The other thing that Syrians clearly want is to be allowed to speak, meet and organise freely, without fear of arrest and imprisonment. There are some signs that this may be on offer, at least in theory, but the problem is not so much how to open the door as how to keep it open. We have seen modest steps in that direction in the past but the regime has always tended to rein back again whenever it became nervous.
It's probably true to say that Bashar is more reform-minded than many of his regime associates and that he has pushed things forward in a few areas since coming to power 11 years ago. But considering the length of time it has taken, it's not very much in comparison with what is needed and there is still a good deal of resistance to change within the regime. A wholesale purge will be required if he is going to speed things up.
Taking everything into account, I doubt that he will be able to make enough changes, quickly enough. Even if he manages to quell the current protests, the most that he can probably hope for is to buy a few more years before the problem returns.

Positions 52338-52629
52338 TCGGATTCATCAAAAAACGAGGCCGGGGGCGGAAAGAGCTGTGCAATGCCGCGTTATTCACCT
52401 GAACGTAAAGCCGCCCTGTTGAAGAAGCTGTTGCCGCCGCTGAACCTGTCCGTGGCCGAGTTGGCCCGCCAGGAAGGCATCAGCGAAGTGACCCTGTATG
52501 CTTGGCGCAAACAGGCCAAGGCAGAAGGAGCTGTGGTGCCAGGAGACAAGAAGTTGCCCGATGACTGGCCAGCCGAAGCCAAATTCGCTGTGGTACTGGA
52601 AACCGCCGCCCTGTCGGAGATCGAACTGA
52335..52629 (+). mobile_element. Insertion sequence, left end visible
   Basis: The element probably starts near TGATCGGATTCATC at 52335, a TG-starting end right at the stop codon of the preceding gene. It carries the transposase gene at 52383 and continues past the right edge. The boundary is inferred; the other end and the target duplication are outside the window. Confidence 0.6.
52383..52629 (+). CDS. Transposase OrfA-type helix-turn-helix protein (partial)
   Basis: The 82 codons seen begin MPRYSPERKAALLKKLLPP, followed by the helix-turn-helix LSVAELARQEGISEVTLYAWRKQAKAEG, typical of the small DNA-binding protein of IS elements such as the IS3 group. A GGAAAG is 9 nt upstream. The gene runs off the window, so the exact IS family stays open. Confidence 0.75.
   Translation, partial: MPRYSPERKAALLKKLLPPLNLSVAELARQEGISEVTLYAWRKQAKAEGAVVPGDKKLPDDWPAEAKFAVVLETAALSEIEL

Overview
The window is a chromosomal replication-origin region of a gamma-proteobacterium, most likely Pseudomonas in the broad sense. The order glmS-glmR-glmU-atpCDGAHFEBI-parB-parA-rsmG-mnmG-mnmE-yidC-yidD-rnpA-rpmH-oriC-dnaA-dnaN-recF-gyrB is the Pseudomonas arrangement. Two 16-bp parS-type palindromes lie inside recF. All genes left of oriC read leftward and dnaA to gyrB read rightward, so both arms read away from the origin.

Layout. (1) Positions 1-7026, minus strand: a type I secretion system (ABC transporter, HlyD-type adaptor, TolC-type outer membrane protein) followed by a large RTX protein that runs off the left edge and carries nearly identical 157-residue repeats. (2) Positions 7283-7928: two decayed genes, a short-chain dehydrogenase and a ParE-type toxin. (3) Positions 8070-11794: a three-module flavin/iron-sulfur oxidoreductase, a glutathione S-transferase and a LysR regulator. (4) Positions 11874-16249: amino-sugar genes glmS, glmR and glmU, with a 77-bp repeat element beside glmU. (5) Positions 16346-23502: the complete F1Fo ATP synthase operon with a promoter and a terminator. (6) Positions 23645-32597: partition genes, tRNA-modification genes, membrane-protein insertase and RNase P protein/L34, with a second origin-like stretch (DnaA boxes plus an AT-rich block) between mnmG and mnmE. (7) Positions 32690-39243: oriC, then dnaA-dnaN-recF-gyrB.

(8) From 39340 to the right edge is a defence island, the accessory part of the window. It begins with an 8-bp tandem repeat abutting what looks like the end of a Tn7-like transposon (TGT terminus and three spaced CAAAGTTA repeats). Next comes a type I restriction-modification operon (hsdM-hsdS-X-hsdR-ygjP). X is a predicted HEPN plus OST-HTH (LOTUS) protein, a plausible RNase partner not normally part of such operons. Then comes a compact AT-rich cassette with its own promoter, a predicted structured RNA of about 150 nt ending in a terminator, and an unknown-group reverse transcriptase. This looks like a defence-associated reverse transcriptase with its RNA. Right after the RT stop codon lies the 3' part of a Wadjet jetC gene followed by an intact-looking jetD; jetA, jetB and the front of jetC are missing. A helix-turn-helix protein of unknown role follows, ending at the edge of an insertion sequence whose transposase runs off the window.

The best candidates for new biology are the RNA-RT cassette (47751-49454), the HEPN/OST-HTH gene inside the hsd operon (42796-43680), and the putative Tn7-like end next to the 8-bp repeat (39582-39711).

More than 100 people are reported dead following an explosion at a munitions factory in southern Yemen on Monday . The Financial Times
According to a resident of the area, the explosion took place when local people swarmed into the building to steal ammunition, after government security forces withdrew from the town of Jaar in the province of
Armed actors, said by some to be Islamist militants, and others to be tribesmen, reportedly clashed with the army in Jaar on Sunday.
Following the breakdown of talks about his departure at the weekend, President Salih has hardened his line, saying there will be no more concessions and apparently reverting to the position that he will
stay in office until 2013 when his presidential term officially ends.
The withdrawal of security forces which led to the tragedy in Jaar seems to be part of a ploy by Salih to encourage chaos in certain areas of the country – even attacks by militants connected to al-Qaeda – as a way of demonstrating (especially to the Americans) that Yemen needs him. However, the ploy is so transparent that even the US, which has so far been reluctant to see Salih go, may find it a bit too much to swallow.
According to Arab
News, the regime has now "lost its grip" (or given it up) in at least four provinces: Saada and al-Jawf in the north, and Abyan and Shabwa in the south: